IntelliGrid [16] and SmartGrids [30] are two research ini-tiatives that investigate the realization of future smart orintelligent energy networks. Another notable effort is theAdvanced Metering Infrastructure (AMI) (e.g. see [10]) whichis designed to measure, collect and analyze energy usagethrough interacting with smart meters via various commu-nication media. AMI allows distribution of information tocustomers, utilities and service providers enabling them toparticipate in or provide demand response solutions, oftenwith a requirement of significant communication infrastructurereinforcement. The AuRA-NMS (autonomous regional activenetwork management system) project [4] has also investigateda cost-effective ANM solution by implementing distributedand intelligent active network control to enhance energy secu-rity and quality of supply. The key idea behind this approachis to devolve the management authority from DNOs controlcenter to networked regional controllers deployed locally tocarry out management tasks in either autonomous or cooper-ative operational regimes. The AuRA-NMS identified manyrequirements on the underlying communication system whichcurrent SCADA systems can barely meet and that needs tobe well understood. This paper investigates communicationsinfrastructure design aspects, and analyzes two representativeevolution cases of Active Network Management (ANM) fordistributed control. We envisage that a plausible transition to

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    a fully automated ANM solution will be incremental due tothe nature of the current installed facilities, and hence, wetake the view that gradual upgrades of the communicationsinfrastructure will be the most likely roadmap. In this sensewe also constrain our analysis to established technologiesand standards so that ANM solutions would not depend oncustomized solutions and/or proprietary communications pro-tocols. To obtain the results reported in this paper we developa simulation environment that is flexible enough to assessvarious scenarios in which different technologies and protocolscould co-exist 1. The simulation environment includes all themajor features of legacy communication technologies so thatthe selected solutions could also be assessed in terms of itsbackward compatibility. In this paper we present:

    1) A generic and flexible methodology for modeling andassessing different types of data traffic and its associ-ated communications system, to support distributed con-trol using ANM systems. Communications requirementsfrom distributed sensors, control commands and agentcommunications, can be easily specified.

    2) Two case studies: the communication system designsare analyzed through two representative medium voltagenetworks (33kV and 11kV) based on aforementionedmodeling approach and assessment framework.

    Even though, the proposed methodology is flexible enoughto analyze a variety of heterogeneous end-to-end communi-cations infrastructures performance, when different communi-cations technologies inter-operate, this paper presents only asubset of results due to space limitations.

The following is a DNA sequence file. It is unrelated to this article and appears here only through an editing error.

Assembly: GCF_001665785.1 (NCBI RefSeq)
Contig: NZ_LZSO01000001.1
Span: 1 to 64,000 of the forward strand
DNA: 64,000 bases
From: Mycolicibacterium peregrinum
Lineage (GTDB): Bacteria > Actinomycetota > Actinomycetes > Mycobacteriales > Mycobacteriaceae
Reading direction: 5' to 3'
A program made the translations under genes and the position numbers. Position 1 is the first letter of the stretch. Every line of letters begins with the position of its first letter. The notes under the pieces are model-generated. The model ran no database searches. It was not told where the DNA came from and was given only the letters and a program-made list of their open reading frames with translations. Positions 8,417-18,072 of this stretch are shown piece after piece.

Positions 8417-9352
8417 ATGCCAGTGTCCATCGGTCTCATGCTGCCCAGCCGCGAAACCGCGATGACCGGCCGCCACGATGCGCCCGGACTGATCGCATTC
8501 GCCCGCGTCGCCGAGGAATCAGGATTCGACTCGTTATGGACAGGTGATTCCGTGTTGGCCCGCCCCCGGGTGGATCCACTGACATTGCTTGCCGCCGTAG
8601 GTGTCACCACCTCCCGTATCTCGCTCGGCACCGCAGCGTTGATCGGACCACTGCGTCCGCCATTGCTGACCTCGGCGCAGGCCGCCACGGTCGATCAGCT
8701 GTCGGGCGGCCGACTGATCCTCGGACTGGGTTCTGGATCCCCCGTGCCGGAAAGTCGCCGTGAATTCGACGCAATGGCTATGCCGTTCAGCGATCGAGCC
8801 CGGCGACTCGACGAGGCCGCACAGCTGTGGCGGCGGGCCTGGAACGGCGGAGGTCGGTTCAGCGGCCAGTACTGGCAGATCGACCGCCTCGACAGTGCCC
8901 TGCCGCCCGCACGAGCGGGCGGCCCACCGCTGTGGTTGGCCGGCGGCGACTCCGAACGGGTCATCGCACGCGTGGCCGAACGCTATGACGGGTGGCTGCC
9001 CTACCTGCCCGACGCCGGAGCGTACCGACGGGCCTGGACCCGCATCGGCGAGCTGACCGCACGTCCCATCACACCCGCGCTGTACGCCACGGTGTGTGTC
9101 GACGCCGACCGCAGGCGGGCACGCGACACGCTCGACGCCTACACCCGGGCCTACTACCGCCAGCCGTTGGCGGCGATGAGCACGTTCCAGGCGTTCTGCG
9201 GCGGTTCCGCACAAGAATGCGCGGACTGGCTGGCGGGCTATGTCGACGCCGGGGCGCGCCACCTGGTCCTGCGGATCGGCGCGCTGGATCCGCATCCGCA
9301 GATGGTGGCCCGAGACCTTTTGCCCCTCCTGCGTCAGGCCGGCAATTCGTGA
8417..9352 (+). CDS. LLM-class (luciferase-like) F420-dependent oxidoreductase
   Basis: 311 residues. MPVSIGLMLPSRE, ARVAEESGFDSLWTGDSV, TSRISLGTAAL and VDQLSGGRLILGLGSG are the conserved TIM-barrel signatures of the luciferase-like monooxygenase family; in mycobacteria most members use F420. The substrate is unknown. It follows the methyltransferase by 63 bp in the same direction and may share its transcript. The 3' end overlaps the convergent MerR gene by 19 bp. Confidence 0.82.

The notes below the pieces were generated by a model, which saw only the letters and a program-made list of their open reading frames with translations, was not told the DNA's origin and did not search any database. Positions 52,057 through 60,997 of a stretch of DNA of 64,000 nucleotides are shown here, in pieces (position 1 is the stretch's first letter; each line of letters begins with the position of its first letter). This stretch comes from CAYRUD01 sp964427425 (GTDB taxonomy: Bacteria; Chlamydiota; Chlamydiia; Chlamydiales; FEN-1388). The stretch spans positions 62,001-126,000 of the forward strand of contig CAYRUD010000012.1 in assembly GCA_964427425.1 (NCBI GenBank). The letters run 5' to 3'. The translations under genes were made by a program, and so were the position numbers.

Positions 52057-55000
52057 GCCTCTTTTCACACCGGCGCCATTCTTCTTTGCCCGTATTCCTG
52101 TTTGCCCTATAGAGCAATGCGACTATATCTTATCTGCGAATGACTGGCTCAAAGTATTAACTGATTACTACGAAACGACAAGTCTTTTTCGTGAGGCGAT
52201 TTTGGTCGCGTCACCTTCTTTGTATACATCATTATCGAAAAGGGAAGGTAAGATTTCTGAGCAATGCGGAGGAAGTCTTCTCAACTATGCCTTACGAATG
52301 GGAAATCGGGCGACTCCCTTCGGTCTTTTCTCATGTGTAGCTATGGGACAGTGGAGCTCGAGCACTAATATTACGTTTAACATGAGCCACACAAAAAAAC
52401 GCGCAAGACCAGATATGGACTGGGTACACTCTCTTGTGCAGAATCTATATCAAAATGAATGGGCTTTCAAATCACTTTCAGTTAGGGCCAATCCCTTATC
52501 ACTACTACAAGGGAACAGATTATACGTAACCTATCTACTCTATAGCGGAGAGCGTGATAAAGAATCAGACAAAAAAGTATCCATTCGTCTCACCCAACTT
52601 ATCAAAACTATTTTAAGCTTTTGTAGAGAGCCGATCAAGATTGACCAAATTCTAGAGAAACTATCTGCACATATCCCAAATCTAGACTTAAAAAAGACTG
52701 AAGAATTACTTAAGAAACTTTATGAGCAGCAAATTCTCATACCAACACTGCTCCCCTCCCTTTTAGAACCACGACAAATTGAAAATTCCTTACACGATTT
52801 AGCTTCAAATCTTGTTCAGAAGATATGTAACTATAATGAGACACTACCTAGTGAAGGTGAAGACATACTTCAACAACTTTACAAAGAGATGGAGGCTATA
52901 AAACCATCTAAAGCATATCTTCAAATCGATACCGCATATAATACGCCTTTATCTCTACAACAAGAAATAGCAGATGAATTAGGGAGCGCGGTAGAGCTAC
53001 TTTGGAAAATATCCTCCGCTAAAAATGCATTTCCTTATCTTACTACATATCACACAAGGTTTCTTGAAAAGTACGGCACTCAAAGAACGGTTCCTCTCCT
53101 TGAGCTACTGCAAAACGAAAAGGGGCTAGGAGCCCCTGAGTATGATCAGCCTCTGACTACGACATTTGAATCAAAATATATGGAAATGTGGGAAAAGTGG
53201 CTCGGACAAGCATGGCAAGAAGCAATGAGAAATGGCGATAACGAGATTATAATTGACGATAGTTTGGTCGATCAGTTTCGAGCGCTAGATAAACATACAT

The remainder of the paper is organized as follows: SectionII presents an overview of current communication provisionin DNOs. Section III explains the regional active networkmanagement approach and its key features, followed by adiscussion of related communication standards, protocols andtechnologies in Section IV. The major communication systemengineering challenges are discussed in Section V. Section VIpresents in details the approach of communication system andtraffic modeling. Section VII and VIII discusses the designconsiderations of two case networks and provides numericalresults obtained from simulation experiments, respectively.Finally, some concluding remarks are given in Section IX.


    Current power distribution network operations rely mostlyon simple extension of SCADA systems which were mostlydesigned with a centralized architecture in mind interconnect-ing a master terminal (at control center) and a large numberof Remote Telemetry Units (RTUs) located at geographicallydispersed sites, as shown in Figure 1. The underlying feature ofthese systems is their heterogeneity in terms of communicationmedium (e.g. leased digital fibre, private wire, telephone lines,satellite and mobile radio) and channel capacity (from a fewhundred to a few thousand bits per second). These char-acteristics mean frequent communication media conversions

    1The simulation environment source code can be obtained from the corre-sponding author.

    with the undesirable impact on its end-to-end availability andaverage Bit Error Rate (BER). Furthermore, SCADA protocolsare mostly proprietary and designed specifically with errordetection and message retry mechanisms to guarantee datadelivery under most circumstances.

    Fig. 1: Current control schemes: central control (a) and localcontrol (b)

    RTUs act as relays to collect network operational states fromsensors (analogue and/or binary) and route control signals toactuating devices. Data acquisition is often carried out throughpolling in a non-continuous fashion, e.g. every 10-20 secondsat higher voltage sites (e.g. 33kV) and hours or even daysat lower voltage sites (e.g. 11kV). In addition, RTUs mayalso be able to send event driven data, e.g. field alarms. Atthe control ce